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  • Writer's pictureEast Yorkshire Eye Surgery


What is Keratoconus?

Keratoconus is an eye condition where the clear, dome shaped cornea at the front of the eye gradually starts to thin, weaken, and eventually bulge outwards into a cone shape.

The change in corneal shape alters the way that light enters the eye, causing blurring and distortion of vision, which progressively worsens with time. Due to the slow progressive changes, it may not require treatment initially, but rather regular monitoring for changes in vision and disease progression, at which point there are a variety of treatment options available.

Doctors are unclear of the exact cause of keratoconus, but it is thought to be due to a mixture of environmental and genetic factors. The American Academy of Ophthalmology suggest that 1 in 10 people diagnosed with keratoconus have a parent with the same condition.1

It can also be associated with excess eye rubbing, allergic conditions such as asthma and eczema and some connective tissue disorders. It is more common in non-Caucasians.

When and how is it diagnosed?

It is often picked up in the community by an optometrist during a routine eye examination. Symptoms can start in early to late adolescence and gradually worsen over 10-20 years.

The earlier it is picked up the better, as monitoring can be commenced, visual correction offered, and intervention considered.

What symptoms can you present with?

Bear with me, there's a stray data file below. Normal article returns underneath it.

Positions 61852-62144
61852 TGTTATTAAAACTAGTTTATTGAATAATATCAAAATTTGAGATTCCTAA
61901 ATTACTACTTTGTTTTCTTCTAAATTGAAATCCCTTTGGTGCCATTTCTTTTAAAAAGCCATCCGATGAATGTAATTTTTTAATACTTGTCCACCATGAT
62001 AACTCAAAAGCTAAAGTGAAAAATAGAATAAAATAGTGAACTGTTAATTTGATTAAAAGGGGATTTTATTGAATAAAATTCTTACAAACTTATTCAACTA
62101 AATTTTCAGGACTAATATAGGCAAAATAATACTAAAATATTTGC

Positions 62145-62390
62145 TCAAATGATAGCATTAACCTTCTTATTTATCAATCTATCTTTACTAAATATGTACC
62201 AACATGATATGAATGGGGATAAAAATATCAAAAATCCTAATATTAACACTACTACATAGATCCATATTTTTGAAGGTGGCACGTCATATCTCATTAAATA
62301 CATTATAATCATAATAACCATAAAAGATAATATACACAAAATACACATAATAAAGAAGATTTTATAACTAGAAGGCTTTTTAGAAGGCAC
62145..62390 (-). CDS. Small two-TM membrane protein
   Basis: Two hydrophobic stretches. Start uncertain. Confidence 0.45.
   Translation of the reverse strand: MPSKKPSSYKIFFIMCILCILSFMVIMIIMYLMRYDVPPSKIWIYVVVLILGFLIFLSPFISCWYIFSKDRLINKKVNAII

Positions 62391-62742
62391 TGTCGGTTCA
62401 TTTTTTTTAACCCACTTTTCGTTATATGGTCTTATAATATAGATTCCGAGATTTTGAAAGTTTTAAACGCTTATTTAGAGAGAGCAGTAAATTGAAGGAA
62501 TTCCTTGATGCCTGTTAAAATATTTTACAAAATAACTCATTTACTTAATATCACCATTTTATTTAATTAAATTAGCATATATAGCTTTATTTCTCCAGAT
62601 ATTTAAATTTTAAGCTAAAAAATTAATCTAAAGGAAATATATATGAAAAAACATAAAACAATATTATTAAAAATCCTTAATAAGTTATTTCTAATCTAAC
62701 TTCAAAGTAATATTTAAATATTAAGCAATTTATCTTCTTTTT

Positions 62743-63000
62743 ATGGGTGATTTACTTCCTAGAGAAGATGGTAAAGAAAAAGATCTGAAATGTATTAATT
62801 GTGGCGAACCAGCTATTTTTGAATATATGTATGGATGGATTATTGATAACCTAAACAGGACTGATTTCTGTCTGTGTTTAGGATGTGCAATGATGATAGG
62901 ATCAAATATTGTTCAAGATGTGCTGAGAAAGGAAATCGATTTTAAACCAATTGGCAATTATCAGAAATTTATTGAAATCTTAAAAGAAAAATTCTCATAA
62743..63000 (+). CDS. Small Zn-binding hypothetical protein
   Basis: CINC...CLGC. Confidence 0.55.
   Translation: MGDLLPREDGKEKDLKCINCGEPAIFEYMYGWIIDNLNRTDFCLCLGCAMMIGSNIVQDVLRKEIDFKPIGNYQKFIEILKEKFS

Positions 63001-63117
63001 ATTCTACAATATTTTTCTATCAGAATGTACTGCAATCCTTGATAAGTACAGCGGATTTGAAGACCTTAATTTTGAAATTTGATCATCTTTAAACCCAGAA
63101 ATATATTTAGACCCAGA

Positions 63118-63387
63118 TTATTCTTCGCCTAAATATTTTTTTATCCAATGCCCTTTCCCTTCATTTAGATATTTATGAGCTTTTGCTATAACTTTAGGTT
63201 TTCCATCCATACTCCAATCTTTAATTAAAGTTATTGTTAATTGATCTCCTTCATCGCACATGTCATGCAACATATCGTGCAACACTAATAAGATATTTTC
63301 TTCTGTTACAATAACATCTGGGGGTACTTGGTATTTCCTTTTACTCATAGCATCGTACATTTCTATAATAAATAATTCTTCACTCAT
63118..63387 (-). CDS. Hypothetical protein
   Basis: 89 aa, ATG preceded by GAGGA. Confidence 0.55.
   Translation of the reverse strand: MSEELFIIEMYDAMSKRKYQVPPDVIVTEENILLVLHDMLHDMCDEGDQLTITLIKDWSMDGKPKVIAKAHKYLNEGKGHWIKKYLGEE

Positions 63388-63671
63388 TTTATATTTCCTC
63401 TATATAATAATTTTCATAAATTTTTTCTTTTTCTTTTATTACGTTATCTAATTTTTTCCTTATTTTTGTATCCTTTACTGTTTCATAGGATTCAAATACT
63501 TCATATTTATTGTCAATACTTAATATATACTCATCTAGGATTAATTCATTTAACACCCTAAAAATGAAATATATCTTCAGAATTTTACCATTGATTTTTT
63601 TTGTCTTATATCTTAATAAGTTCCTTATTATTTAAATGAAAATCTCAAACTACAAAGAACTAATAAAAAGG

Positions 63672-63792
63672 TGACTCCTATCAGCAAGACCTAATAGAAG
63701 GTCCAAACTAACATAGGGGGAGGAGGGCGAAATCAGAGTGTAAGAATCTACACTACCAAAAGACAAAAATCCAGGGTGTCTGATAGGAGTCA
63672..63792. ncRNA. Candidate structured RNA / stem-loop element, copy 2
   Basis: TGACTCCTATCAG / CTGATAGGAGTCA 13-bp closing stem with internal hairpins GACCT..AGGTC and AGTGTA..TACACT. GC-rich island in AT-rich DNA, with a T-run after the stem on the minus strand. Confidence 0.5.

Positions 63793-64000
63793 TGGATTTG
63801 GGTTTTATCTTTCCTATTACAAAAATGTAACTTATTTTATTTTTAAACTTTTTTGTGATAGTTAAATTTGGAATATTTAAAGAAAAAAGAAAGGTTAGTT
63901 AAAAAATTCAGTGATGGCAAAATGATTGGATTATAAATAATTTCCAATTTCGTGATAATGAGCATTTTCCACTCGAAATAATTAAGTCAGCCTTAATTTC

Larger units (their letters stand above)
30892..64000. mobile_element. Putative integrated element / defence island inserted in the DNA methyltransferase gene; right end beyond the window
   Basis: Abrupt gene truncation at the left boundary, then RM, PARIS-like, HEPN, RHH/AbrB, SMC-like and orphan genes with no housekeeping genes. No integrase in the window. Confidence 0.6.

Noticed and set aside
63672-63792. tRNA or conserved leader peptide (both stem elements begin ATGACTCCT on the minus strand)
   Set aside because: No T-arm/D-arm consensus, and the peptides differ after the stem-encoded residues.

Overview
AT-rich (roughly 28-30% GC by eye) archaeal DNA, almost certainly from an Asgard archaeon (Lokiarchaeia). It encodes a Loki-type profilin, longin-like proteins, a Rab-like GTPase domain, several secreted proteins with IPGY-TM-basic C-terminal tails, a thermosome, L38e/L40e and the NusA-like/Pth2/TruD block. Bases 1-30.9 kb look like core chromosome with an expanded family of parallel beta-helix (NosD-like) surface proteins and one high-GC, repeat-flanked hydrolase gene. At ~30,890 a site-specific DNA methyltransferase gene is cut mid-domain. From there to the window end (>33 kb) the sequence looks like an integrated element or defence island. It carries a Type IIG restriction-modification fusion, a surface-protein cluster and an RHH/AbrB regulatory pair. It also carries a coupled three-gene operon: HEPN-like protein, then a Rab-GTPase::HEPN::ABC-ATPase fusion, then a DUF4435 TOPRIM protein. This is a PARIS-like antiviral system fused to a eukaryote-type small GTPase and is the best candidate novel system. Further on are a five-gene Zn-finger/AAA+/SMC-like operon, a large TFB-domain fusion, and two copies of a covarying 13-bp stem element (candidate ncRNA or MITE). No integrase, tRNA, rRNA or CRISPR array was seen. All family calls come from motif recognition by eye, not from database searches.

Early symptoms may include blurring of vision, eye strain and headaches, distortion of straight lines, or monocular double vision (due to one eye being more affected than the other). The changes in the cornea affect the way that the eye can focus so patients may develop myopia (short sightedness) and astigmatism (blurred vision at near and far distance).

What are the treatment options?

Initially, in the early stages of Keratoconus patients may just require glasses to correct their vision. For some patients the disease may not progress further than mild symptoms.

For other patients, as the disease progresses, they may go on to need special contact lenses, designed for the altered shape of their cornea, that help correct visual defects. These may initially be soft contact lenses, but as the cornea changes more rigid “hard” lenses are required.

Some patients with mild to moderate keratoconus may be offered a Perspex corneal ring implant (Kerraring TM). This does not stop progression but helps improve quality of vision by reshaping and strengthening t

he cornea.

In some severe cases patients may need to undergo a corneal transplant, a surgical procedure where the diseased cornea is removed and replaced by a donor cornea.

However, a newer treatment, called Corneal collagen cross linking, can help prevent disease progression by using UV light and vitamin B12 (riboflavin)to strengthen the cornea. It is suitable for use in certain patients with active disease progression and is effective in over 94% of patients. This has helped reduce the need for corneal transplant.

Keratoconus and cataracts

As a cataract surgeon I meet people with all sorts of corneas. It may seem surprising, but it is not infrequently that I come across a patient requiring cataract surgery who has undiagnosed keratoconus.

This presents a challenge as choosing the correct type and power of intraocular lens to be inserted into your eye can be more difficult. There is a higher risk of refractive surprise, this simply means a larger than expected need for glasses or contact lenses post-surgery. Cataract surgery does not eliminate the need for glasses for either distance or near focus in most keratoconus patients. Spectacles, or more likely contact lenses, will still be needed post-operatively.

Take home message

If we can diagnose keratoconus early, we can really make a difference to vision in early and later life, and even prevent corneal graft surgery. So please make that appointment for yourself or your child for a general eye exam with your local optometrist.


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